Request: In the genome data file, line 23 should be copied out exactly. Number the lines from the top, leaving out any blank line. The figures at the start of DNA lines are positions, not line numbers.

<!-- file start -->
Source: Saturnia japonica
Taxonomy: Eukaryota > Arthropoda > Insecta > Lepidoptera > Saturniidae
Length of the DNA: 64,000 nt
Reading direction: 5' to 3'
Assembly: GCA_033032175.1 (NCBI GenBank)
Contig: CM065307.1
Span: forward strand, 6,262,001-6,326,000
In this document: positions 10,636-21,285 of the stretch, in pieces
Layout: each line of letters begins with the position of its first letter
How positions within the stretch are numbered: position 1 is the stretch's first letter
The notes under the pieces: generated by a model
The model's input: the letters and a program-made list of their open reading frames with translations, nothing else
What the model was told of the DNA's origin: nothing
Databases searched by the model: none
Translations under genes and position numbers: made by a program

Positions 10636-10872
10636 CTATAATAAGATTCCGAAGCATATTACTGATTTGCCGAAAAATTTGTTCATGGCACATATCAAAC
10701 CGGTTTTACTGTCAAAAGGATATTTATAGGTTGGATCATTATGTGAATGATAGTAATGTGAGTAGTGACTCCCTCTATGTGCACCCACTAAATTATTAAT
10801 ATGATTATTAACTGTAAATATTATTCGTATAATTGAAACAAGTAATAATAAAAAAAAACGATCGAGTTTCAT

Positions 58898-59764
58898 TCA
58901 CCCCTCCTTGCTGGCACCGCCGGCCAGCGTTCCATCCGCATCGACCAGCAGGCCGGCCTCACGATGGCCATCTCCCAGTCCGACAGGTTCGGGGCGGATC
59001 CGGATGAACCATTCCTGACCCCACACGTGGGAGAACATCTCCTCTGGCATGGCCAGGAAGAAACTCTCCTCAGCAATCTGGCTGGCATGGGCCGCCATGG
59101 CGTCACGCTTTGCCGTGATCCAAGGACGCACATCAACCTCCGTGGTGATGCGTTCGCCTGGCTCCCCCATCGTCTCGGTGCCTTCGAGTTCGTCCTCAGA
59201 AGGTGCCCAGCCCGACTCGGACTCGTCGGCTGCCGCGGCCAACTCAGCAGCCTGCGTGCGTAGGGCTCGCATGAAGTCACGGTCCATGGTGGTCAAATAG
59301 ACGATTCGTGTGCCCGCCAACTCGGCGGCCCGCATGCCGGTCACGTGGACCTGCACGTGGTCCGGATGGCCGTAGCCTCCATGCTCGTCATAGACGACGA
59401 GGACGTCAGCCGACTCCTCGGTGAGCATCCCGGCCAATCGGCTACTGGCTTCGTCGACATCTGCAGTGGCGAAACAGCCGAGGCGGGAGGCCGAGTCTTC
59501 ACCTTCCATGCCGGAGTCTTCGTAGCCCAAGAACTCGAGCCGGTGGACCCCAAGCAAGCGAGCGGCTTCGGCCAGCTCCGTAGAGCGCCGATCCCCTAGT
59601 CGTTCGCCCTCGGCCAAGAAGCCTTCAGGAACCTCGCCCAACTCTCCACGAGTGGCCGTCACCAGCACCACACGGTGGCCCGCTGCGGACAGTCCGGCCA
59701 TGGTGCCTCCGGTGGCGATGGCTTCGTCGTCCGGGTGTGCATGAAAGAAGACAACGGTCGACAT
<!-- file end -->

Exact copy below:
59001 CGGATGAACCATTCCTGACCCCACACGTGGGAGAACATCTCCTCTGGCATGGCCAGGAAGAAACTCTCCTCAGCAATCTGGCTGGCATGGGCCGCCATGG